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Fishing for Brazil's Fossils

Villagers from the Rumao Island community carry part of their catch of arapaima or pirarucu, the largest freshwater fish species in South America and one of the largest in the world, after fishing in a branch of the Solimoes river, one of the main tributaries of the Amazon, in the Mamiraua nature reserve near Fonte Boa about 600 km (373 miles) west of Manaus, November 25, 2013. Catching the arapaima, a fish that is sought after for its meat and is considered by biologists to be a living fossil, is only allowed once a year by Brazil's environmental protection agency. The minimum size allowed for a fisherman to keep an arapaima is 1.5 meters (4.9 feet). Picture taken November 25, 2013. (REUTERS/Bruno Kelly)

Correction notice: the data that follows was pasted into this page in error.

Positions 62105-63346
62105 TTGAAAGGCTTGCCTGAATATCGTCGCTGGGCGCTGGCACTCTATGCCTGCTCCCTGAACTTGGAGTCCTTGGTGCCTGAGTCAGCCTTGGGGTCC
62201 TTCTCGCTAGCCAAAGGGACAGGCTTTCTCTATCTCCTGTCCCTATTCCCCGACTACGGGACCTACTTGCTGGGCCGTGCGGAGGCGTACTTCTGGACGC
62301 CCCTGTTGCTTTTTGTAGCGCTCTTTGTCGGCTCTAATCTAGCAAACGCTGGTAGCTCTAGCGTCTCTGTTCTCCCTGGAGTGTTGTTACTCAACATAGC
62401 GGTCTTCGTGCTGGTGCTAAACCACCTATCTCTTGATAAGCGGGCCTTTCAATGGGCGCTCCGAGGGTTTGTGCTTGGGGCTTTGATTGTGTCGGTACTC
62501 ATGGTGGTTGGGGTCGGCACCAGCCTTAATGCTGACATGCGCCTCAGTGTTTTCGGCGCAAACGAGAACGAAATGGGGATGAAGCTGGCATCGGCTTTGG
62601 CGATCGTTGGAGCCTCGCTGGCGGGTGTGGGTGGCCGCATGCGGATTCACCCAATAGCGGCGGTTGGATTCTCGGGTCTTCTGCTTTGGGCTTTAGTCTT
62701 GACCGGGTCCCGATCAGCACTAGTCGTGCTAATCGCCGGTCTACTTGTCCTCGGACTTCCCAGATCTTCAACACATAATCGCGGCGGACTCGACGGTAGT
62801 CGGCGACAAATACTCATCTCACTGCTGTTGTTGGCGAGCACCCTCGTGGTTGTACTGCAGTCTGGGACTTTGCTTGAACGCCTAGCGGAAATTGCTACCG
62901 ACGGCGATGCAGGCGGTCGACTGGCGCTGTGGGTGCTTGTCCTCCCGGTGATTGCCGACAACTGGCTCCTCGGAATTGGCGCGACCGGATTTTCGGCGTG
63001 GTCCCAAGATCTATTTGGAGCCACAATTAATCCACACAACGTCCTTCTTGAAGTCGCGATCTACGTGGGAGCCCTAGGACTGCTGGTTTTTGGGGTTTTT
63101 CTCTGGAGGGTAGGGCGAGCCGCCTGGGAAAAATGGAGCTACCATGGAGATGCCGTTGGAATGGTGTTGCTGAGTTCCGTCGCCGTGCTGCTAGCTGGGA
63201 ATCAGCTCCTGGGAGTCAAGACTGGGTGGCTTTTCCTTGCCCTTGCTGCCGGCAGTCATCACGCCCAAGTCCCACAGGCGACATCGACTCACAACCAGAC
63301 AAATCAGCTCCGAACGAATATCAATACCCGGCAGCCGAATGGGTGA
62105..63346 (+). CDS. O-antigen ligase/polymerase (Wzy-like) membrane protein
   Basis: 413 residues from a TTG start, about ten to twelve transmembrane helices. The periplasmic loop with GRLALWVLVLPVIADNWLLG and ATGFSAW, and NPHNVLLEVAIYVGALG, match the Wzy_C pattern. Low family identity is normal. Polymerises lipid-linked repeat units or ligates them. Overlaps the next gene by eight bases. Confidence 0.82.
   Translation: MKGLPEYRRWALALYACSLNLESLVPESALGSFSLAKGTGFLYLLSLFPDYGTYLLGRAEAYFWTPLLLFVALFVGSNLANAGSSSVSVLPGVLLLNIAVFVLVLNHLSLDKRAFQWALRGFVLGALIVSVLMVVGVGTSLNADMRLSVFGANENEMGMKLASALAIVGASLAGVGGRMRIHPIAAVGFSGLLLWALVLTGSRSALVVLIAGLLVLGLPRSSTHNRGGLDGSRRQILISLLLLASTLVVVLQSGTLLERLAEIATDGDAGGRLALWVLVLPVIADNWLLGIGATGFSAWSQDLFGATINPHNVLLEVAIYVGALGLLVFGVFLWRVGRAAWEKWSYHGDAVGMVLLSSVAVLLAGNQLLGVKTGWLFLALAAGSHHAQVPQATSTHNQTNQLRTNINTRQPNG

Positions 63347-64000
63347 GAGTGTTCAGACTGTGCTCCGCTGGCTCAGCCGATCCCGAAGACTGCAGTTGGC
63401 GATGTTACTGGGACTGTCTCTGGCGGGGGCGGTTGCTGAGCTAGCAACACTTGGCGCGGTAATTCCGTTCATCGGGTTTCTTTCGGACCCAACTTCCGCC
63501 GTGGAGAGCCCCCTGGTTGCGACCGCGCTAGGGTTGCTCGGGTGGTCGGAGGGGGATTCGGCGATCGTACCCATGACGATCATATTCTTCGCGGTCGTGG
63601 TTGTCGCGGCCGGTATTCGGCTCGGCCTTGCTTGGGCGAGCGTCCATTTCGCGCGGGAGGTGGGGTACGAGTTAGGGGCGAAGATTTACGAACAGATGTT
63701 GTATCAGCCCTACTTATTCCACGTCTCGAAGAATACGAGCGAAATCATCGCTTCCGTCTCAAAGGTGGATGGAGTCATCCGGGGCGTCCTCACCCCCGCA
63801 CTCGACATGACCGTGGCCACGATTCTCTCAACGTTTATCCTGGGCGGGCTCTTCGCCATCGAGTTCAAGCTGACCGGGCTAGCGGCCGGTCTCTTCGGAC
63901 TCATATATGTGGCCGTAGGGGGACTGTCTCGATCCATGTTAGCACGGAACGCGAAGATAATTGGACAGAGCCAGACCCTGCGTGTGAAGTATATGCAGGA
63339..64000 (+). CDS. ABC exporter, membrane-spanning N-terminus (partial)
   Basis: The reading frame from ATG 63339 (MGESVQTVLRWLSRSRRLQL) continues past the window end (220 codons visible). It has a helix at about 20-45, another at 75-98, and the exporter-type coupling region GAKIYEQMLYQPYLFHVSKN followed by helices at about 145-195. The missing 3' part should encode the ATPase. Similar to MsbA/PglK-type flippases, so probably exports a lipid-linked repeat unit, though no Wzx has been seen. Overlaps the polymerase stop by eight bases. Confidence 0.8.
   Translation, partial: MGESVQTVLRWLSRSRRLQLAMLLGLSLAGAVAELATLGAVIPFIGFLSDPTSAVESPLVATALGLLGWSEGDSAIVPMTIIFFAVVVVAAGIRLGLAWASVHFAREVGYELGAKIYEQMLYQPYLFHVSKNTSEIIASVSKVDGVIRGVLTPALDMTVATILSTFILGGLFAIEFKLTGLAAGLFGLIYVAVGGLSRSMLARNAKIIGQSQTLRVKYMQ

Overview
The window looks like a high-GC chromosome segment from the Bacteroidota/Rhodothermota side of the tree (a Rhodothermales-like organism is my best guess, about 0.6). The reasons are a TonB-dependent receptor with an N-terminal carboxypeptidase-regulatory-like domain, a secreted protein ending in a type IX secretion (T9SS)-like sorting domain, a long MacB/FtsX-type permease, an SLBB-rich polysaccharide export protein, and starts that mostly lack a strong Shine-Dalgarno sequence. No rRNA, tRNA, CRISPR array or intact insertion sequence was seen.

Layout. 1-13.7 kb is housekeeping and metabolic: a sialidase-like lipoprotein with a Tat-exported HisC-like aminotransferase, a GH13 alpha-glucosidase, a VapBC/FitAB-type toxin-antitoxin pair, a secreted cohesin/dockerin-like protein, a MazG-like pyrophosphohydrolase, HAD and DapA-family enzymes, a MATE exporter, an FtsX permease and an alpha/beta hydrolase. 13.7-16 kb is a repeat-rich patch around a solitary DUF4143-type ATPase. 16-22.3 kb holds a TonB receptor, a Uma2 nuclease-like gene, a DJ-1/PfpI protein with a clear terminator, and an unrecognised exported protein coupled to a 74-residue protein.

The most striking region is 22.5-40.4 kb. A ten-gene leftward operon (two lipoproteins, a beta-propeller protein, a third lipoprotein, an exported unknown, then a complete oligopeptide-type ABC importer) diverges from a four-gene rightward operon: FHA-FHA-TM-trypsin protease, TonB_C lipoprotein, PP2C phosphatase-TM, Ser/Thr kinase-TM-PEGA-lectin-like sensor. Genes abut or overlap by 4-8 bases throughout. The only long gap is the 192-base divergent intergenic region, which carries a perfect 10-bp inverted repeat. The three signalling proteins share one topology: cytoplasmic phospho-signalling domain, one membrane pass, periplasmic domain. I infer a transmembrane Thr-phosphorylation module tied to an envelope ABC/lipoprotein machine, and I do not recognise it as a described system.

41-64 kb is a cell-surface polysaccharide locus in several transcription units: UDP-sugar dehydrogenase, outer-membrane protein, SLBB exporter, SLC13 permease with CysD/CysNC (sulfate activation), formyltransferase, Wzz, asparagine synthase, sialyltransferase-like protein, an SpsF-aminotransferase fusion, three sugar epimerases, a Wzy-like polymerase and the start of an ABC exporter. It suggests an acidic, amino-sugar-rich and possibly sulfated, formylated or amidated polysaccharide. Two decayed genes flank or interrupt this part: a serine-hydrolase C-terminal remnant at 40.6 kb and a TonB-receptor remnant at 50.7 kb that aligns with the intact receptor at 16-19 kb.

Fishing for Brazil's Fossils

Yahoo News

Catching the arapaima, a fish that is sought after for its meat and is considered by biologists to be a living fossil, is only allowed once a year by Brazil's environmental protection agency. The minimum size allowed for a fisherman to keep an arapaima is 1.5 meters. (Reuters)

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